Chinese student unearths 120 million-year-old grasshopper fossil in Yumen

A student working with the Nanjing Institute Of Geology and Paleontology under the aegis of Chinese Academy of Sciences has stumbled upon a 120 million-year-old fossil purported to be an ancestor of the modern day grasshopper. The fossil was discovered in Yumen in the Gansu province and consists of a well preserved 3-centimeter section of the ancient insects wings.

Wang He, a student at the Nanjing Institute of Geology and Paleontology, said that there are only fossils of insect wings because their bodies are readily decomposed or are devoured by other creatures.

Scientists, therefore, judge the insect by the wing, strata where the fossil was recovered and nearby associated fossils. Judging by the above parameters this insect wing in all probability was the ancestor of the modern Grasshopper.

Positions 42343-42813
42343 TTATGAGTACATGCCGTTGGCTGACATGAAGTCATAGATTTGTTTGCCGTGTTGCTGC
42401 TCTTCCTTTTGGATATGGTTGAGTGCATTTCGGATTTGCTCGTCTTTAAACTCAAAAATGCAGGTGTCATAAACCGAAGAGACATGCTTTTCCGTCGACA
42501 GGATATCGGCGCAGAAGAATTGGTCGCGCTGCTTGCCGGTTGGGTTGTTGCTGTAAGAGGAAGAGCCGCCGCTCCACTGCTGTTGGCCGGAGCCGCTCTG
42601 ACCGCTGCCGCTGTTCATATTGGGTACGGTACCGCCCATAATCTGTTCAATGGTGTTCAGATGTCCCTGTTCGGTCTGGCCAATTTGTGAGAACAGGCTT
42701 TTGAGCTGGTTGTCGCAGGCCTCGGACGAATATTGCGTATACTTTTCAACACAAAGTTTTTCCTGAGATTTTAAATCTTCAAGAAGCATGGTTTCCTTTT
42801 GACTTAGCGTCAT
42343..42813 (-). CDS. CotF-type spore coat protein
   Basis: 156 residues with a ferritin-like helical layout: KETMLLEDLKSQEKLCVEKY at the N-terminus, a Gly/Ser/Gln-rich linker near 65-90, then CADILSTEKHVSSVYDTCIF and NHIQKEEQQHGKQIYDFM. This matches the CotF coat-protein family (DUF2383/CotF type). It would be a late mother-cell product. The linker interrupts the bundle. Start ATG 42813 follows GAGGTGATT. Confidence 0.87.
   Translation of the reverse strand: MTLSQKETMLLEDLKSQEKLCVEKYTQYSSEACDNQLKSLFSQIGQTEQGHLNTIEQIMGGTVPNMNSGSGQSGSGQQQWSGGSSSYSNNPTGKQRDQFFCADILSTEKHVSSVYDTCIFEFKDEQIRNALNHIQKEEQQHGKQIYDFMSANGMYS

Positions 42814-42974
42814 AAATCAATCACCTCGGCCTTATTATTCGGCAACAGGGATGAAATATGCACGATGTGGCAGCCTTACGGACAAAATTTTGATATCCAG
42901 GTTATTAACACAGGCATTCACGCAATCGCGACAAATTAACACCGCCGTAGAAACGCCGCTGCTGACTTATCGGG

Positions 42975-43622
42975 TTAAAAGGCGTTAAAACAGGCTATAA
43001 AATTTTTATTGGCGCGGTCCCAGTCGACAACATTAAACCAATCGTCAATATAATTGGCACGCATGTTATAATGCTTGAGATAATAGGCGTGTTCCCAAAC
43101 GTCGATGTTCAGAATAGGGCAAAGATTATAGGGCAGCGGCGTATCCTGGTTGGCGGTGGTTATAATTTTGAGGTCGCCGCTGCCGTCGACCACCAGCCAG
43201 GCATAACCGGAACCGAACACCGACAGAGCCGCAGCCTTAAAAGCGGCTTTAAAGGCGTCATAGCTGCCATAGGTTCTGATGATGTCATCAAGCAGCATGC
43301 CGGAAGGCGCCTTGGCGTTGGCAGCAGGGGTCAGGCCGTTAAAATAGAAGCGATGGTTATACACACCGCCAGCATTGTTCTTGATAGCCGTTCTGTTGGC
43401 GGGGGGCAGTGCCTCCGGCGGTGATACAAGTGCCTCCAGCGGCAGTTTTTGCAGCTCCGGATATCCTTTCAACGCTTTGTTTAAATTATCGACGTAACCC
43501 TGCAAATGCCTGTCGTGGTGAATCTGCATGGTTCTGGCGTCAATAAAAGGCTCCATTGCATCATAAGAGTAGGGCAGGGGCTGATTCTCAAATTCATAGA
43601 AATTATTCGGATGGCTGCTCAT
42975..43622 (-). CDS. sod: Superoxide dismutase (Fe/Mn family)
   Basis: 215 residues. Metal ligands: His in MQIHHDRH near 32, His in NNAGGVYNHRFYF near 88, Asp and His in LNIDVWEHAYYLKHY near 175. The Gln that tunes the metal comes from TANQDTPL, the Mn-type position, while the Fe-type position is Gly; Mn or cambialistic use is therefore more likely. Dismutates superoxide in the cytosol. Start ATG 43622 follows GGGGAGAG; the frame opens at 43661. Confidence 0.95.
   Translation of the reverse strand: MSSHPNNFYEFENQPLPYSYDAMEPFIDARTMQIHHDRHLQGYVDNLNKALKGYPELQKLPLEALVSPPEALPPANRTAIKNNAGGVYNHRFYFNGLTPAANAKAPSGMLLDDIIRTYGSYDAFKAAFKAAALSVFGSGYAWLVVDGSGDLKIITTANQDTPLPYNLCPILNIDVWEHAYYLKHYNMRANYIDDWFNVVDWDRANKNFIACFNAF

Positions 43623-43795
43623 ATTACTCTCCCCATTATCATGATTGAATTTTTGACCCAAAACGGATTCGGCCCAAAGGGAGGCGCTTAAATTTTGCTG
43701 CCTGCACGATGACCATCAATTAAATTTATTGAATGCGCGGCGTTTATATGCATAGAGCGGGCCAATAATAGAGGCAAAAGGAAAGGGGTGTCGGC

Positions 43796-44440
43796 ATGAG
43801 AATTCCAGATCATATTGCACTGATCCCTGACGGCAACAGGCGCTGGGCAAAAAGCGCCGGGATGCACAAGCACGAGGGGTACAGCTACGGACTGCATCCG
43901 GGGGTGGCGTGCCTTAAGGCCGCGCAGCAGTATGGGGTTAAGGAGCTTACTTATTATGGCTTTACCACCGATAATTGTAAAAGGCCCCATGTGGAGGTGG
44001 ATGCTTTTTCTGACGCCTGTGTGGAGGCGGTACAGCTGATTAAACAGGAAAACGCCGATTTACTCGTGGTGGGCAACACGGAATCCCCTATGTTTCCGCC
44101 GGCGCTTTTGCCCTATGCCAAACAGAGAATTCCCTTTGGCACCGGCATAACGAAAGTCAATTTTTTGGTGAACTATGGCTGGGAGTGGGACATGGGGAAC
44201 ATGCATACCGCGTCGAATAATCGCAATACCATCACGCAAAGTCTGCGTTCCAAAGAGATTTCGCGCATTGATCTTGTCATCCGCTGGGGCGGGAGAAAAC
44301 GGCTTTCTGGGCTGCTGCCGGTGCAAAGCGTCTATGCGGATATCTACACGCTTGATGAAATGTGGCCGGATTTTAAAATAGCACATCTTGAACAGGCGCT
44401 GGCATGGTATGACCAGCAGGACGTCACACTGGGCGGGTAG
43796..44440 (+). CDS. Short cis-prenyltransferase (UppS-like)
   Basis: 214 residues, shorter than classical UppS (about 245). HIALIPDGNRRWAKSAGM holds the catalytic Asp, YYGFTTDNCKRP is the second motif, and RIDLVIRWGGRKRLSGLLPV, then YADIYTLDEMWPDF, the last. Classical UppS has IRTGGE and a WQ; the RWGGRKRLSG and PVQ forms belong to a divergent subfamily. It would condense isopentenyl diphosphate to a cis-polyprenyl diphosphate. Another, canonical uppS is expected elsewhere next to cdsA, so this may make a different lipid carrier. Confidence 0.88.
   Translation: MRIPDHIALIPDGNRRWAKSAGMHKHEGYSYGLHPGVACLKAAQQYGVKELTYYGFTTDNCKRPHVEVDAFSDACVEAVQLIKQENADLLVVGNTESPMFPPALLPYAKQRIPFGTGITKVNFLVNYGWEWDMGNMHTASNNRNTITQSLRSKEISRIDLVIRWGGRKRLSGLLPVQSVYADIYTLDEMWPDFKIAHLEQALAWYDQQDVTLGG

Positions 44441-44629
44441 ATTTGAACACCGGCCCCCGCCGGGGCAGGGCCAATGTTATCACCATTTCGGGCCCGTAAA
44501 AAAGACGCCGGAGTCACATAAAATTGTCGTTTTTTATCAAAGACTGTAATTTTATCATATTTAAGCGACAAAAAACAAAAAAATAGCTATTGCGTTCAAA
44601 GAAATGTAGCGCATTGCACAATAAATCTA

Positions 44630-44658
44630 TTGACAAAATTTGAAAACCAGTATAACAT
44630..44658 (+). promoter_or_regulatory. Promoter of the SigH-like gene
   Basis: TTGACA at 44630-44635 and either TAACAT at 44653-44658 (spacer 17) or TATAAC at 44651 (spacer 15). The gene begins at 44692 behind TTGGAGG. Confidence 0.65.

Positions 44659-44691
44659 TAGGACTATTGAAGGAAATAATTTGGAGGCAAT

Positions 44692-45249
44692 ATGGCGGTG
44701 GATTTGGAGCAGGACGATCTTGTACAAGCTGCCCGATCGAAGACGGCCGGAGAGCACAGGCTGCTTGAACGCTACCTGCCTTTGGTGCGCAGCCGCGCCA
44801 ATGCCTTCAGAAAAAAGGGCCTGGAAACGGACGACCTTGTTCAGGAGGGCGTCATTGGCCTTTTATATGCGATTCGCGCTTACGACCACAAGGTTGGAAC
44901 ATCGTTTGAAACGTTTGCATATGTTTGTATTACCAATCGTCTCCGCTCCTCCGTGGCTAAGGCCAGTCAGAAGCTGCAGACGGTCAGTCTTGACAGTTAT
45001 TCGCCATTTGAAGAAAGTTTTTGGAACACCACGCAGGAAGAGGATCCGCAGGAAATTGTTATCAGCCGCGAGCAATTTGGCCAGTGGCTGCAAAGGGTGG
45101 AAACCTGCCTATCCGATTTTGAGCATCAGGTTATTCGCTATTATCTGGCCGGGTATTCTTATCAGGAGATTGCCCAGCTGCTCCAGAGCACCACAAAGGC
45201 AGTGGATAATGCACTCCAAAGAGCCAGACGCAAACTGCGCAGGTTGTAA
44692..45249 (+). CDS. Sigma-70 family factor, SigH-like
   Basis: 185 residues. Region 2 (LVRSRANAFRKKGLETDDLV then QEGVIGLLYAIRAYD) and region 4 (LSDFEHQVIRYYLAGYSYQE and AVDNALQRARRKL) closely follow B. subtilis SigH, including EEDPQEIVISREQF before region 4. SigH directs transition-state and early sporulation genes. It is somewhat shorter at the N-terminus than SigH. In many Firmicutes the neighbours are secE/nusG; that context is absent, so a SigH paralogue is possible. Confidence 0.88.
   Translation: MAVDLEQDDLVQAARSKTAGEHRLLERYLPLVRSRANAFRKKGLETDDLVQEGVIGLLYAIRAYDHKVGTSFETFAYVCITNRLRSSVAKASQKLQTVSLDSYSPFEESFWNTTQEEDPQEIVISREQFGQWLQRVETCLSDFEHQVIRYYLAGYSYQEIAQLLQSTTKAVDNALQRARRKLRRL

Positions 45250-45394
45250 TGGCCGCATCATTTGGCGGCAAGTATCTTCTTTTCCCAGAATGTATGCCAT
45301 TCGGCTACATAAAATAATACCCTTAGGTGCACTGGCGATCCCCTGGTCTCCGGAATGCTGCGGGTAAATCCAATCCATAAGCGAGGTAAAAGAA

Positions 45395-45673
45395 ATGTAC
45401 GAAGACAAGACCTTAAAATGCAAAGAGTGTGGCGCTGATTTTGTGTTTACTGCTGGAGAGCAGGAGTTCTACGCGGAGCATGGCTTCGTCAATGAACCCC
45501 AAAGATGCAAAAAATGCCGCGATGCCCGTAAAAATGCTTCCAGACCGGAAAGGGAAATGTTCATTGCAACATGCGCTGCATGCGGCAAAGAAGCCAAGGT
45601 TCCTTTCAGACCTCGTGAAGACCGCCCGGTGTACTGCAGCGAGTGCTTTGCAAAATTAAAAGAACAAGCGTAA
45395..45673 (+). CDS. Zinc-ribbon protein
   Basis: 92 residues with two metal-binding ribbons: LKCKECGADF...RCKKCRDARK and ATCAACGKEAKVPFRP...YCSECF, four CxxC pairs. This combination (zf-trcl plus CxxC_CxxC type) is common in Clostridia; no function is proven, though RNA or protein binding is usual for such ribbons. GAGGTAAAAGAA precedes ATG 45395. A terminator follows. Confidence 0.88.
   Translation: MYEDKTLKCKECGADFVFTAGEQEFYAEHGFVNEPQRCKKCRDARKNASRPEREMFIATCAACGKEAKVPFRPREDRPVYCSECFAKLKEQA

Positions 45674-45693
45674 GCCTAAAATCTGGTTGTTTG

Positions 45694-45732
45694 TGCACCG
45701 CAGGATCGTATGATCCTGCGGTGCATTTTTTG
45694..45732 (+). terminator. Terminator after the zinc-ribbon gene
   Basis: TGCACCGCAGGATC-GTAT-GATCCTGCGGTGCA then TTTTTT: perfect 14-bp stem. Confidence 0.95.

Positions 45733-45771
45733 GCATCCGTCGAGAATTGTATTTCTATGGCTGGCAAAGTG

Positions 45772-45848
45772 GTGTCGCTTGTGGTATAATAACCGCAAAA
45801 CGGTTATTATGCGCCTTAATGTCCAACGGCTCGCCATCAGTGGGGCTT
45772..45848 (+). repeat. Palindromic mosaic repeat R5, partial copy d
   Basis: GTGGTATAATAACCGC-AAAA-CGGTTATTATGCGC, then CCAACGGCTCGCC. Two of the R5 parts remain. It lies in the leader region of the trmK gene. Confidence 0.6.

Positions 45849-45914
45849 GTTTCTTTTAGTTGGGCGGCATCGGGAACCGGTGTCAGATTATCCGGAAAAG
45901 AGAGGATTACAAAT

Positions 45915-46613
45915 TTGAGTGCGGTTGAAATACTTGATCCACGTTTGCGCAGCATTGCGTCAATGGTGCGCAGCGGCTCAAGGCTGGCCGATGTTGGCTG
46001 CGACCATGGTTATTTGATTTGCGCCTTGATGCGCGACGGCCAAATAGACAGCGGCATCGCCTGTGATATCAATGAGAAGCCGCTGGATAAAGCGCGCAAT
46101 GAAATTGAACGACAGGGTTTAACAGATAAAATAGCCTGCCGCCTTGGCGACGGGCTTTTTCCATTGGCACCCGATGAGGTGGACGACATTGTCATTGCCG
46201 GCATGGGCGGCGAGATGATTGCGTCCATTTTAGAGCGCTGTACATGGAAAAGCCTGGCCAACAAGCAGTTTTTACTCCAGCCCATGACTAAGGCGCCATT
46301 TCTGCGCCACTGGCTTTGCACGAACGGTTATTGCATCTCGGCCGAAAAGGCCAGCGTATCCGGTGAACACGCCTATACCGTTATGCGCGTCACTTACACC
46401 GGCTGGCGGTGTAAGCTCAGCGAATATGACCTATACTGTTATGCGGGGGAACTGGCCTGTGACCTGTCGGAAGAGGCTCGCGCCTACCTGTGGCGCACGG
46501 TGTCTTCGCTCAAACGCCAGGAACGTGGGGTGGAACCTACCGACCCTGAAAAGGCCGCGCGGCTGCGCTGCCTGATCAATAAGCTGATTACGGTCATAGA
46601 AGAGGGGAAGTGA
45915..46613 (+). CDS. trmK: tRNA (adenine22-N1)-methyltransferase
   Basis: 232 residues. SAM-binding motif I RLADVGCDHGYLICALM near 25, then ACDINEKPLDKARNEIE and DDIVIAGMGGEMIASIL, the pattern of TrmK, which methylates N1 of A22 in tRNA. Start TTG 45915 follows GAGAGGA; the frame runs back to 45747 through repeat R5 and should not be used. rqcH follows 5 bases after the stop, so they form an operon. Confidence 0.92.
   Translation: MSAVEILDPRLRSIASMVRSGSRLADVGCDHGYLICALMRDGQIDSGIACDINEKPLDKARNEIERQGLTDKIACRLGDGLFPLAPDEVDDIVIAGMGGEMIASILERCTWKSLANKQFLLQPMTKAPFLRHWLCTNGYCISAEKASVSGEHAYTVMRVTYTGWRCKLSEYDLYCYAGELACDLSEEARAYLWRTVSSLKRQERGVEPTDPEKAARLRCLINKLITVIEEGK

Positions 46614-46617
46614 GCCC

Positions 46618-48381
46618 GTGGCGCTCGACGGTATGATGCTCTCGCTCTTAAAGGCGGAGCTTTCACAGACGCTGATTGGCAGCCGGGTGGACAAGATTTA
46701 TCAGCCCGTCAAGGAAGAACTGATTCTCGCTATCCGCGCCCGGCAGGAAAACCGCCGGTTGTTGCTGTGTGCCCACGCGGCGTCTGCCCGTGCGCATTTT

Analyzing the structure of the wig, Wang said that the ancient insect could purr just like our modern day grasshoppers. Wang added that the modern day insects had a weaker wings and reproductive organs as compared to their ancestors.

Student finds 120 million year old rare fossil

According to Zhang Haichun, a paleontology professor at the Institute, fossils of orthopteran family Prophalangopsidae are a rarity and not been found in Gansu province. They were found in other parts of China and other regions of the world. These insects live in a humid climate and present day Gansu is dry. It means the region had a humid climate and full of water systems.

The insect was termed to be of a period when the first flowering plants made their appearance on the planet. These insects ate flowers and plant leaves.

The fossil has since been preserved at the institute that has proper preservation facilities. Slabs bearing fossils found in Northwest China had a fair amount of salt, and these salts can absorb water and destroy the specimen. Therefore, they have to be preserved in proper condition.